Family relationships can change over the years, and when finances are mixed in, particularly estate planning, you need to strategize ahead of time which means as soon as possible since none of us knows the future.
Although American retirees have been ranked high as some of the most generous in the world in terms of amount of assets passed to family members, a new retirement trend has emerged. About 43% of U.S. retirees now say they continue to provide regular financial support to at least one other person, with 10% saying they were supporting at least one adult child. These changing demands on the resources of some retirees shows that inheritance planning may become a bit more complex in some families. This could mean added stress between aging parents and adult children.
You need to remember that your financial well-being needs to be the priority. Make sure that your estate plan is updated to fully coordinate with your complete financial picture. This should be adjusted when significant life changes happen or if there is a major shift in assets—like when a child needs help. For some families, dividing up assets fairly equally among adult children is not a problem. But when it's not fair for everyone involved, it can be tougher. Varying situations for each child might mean it won't be an even split.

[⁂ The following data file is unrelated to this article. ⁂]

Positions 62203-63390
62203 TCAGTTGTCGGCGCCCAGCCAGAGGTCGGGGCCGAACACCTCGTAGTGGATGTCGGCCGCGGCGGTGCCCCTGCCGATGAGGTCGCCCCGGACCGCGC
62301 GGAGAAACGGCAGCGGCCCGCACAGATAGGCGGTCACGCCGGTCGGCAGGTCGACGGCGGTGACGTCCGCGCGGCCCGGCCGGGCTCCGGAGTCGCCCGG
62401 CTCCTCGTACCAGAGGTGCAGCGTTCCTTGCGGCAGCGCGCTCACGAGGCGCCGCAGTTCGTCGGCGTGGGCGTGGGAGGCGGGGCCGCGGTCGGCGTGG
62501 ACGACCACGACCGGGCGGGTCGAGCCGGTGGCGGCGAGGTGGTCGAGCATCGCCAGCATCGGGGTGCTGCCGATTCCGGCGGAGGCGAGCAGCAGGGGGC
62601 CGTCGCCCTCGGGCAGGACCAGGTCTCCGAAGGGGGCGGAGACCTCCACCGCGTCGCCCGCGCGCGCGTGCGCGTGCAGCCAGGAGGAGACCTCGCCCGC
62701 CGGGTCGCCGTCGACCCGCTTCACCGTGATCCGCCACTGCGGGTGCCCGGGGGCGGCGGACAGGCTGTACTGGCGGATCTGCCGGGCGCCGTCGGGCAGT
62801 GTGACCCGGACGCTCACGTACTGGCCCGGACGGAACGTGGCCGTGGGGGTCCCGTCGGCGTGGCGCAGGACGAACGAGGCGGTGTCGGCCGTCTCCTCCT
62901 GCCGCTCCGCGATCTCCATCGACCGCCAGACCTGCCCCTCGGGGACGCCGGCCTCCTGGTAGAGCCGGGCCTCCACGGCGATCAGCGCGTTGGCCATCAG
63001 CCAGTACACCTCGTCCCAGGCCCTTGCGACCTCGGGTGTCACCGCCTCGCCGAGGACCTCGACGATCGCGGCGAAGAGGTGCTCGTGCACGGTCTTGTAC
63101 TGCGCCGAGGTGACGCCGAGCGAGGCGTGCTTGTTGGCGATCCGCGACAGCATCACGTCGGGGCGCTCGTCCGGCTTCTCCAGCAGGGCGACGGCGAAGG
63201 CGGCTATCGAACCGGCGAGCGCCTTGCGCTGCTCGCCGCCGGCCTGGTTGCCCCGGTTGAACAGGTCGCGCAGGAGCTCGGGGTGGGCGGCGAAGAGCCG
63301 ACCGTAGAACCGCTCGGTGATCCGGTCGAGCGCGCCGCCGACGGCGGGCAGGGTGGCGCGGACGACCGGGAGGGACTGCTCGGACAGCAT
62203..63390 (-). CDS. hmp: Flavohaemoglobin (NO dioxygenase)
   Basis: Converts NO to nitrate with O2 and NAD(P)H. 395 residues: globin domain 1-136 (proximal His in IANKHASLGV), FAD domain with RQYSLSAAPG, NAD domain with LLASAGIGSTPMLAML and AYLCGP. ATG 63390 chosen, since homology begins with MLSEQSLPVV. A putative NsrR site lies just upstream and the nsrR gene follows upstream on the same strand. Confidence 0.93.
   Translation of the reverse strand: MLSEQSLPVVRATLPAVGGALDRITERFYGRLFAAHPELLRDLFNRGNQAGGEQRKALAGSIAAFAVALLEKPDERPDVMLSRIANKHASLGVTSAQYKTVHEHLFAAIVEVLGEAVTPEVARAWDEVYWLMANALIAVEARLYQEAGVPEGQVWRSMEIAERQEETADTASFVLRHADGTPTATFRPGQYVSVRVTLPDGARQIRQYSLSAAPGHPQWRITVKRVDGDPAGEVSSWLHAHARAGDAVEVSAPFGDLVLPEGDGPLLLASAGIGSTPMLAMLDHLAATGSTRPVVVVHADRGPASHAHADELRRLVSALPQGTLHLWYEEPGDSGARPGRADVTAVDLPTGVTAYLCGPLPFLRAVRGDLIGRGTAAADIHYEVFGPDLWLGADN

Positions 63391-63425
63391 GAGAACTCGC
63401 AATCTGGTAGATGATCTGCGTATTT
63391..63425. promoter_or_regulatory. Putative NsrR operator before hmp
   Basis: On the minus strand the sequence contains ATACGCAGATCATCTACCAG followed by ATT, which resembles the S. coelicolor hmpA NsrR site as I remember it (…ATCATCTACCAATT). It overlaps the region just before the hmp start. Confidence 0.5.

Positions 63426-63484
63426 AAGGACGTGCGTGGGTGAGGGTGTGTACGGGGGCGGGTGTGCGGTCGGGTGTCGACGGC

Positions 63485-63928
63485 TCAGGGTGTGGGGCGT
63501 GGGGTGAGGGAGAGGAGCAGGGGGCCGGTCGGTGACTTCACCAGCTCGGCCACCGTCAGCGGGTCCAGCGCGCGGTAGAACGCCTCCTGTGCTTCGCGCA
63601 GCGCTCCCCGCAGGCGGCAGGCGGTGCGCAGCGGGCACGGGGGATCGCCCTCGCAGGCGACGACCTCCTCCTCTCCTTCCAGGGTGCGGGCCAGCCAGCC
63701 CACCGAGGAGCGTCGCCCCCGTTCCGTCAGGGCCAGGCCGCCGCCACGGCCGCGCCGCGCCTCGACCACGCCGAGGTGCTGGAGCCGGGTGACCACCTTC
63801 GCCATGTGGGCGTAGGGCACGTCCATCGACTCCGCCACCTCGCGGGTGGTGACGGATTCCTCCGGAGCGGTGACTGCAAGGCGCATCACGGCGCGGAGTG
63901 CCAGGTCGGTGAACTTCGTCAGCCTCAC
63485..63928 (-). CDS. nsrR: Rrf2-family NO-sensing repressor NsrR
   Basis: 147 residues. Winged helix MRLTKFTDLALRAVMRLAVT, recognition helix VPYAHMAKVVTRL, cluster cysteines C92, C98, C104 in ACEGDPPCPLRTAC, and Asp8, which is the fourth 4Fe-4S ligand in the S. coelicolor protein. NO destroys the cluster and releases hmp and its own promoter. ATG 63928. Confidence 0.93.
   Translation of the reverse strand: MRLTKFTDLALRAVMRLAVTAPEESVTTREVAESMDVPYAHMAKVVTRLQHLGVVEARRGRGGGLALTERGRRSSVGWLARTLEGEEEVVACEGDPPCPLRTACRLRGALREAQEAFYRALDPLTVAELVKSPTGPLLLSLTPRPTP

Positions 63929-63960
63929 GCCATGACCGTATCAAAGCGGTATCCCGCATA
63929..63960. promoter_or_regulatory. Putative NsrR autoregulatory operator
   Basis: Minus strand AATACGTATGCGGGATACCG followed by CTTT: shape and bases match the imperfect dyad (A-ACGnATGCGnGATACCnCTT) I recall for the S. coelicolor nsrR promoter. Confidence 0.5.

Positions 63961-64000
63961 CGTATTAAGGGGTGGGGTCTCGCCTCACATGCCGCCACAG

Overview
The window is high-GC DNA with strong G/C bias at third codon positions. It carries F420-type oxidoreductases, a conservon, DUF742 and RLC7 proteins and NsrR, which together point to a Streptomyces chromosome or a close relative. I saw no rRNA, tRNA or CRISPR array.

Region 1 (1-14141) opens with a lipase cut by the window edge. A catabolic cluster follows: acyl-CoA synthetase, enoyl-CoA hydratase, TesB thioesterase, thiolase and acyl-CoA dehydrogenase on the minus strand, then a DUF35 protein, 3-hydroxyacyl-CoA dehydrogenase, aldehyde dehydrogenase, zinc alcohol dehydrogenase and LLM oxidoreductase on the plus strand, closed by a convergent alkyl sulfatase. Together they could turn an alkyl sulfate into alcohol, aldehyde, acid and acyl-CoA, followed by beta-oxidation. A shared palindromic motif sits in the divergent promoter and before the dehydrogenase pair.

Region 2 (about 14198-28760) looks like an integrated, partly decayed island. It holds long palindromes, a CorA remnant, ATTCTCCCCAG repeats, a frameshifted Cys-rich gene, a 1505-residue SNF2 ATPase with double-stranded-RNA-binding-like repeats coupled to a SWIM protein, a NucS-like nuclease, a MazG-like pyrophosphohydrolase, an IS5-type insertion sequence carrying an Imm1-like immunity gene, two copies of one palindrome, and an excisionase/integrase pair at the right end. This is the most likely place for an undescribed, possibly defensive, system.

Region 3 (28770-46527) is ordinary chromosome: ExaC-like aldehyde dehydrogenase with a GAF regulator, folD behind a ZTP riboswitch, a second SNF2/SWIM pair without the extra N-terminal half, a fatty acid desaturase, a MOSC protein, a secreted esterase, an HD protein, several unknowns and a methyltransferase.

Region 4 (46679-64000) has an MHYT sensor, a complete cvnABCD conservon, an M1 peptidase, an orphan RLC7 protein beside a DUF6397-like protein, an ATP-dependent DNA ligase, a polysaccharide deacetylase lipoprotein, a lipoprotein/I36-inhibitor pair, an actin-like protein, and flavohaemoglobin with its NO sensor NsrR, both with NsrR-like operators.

Communicate your plans to your children in advance and make sure your legal documents confirm what you want to do. Anticipate how you'll deal with discord and try to consider what might go right or wrong in the discussion. Have a strategy prepared to diffuse potential issues.
Strong communication and trust with your family can be equally as important as determining what to do with your money.
Reference: Huffington Post (March 23, 2016) "Keeping the Peace Between Adult Children in Estate Planning"